New Jersey business leaders have been concerned for a while about the number of millennials thatonce they finish high school. After studying the issue more closely over the past year, a business group has come up with a multifaceted plan to keep more millennials in New Jersey, and to even entice those living in other states to move here.
Aissued yesterday by a task force that was organized by the New Jersey Business & Industry Association lists more than a dozen recommendations to address the state's standing as the worst in the country when it comes to losing high-school graduates to other places.
They range from improving the affordability of a public-college education in New Jersey to just doing a better job of promoting the different well-paying career opportunities that exist here. Other recommendations include widening job-skill training programs provided through community colleges and vocational-technical schools, and encouraging teachers and guidance counselors to help students with basic job skills like resume writing.
The task force's findings generally come back to the issues of "affordability and attract-ability," said Michele Siekerka, NJBIA's president and chief executive, during a conference call yesterday.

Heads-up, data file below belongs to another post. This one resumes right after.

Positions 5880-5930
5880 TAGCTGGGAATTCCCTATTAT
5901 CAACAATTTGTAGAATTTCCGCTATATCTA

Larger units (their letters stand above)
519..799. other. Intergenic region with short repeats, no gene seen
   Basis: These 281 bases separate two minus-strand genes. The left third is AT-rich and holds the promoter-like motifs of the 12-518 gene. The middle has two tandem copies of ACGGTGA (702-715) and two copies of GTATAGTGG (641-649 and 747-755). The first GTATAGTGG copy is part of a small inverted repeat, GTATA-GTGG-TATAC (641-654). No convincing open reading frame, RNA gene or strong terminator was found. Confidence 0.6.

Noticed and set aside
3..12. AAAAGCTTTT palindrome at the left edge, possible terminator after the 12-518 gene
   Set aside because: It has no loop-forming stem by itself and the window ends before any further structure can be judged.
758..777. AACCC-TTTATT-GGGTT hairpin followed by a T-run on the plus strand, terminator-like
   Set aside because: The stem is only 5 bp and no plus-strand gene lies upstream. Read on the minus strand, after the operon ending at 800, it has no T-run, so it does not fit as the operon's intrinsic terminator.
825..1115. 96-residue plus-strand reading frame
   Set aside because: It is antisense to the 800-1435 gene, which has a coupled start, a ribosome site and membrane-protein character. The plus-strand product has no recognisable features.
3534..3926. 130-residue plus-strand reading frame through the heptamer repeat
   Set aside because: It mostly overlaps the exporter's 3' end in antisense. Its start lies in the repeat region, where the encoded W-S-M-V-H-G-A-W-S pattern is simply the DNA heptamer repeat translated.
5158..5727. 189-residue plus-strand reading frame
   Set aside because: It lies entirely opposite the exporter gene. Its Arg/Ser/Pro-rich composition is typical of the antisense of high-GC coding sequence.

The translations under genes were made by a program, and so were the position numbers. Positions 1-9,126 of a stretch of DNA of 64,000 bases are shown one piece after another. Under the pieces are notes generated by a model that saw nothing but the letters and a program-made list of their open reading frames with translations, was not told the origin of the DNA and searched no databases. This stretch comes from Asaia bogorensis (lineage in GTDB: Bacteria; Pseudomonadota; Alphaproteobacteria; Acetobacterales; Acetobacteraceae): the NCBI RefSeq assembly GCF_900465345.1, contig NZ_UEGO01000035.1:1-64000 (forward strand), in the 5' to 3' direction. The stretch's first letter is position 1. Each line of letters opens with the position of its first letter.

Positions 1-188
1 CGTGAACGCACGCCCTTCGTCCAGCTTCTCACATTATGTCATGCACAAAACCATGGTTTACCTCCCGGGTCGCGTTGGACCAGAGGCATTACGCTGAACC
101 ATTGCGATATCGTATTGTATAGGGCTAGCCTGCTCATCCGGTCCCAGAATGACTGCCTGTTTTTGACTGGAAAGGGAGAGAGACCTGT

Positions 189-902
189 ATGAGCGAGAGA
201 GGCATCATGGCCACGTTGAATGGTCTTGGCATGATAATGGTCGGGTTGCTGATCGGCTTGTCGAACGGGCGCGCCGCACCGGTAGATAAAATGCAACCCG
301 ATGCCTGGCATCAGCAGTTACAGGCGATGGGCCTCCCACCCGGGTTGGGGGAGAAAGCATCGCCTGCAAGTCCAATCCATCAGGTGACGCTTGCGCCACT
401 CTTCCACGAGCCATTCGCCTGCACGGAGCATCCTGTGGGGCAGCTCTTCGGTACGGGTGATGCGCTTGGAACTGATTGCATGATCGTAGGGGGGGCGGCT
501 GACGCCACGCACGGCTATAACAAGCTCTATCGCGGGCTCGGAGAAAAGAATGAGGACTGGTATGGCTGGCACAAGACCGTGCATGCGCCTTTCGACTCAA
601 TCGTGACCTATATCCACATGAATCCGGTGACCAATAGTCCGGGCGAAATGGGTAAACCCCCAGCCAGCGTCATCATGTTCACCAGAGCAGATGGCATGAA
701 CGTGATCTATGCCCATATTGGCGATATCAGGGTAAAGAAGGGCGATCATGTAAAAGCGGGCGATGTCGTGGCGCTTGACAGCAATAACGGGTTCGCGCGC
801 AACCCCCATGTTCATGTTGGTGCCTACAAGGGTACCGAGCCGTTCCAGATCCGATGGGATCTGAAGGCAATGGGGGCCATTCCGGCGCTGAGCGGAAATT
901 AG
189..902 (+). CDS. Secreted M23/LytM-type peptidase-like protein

Members of the task force include representatives from the business, government and education sectors, as well as members of the millennial community itself. While some of the recommendations may require cooperation from state lawmakers to enact new policy changes, such as a proposed bond issue that would raise funds to expand vocational-technical facilities, others will simply require more collaboration between the business and education communities.
"Our next step is to have discussions with our policymakers on our recommendations," Siekerka said.
Millennials as a group are generally defined as having been born between the early 1980s and 2000, and there are an estimated 70 million nationally. But between 2007 and 2016, according to the task force's report, more than 1 million millennials left New Jersey for other states, while 866,506 came into to New Jersey from other states or countries. That resulted in a net loss of 183,591, and NJBIA has determined New Jersey has the highest rate of millennial outmigration in the country.
A priorof outmigration trends also found that millennials were leaving the state at the highest rate of any single group, outpacing even seniors. While lawmakers worked with former Gov. Chris Christie to address the senior-outmigration by doing things like repealing the estate tax and increasing state income-tax exemptions for things like pensions and IRAs, less has been done to take on the millennial-outmigration problem.
The new task force report suggests the stakes are high since the loss of New Jersey's millennials squanders the significant investment that state taxpayers make in the students' K-12 education, which on average costs over $20,000 per-pupil annually. The outmigration issue also impacts the business community and labor pool since college students tend to find jobs after they graduate in or near where they went to college.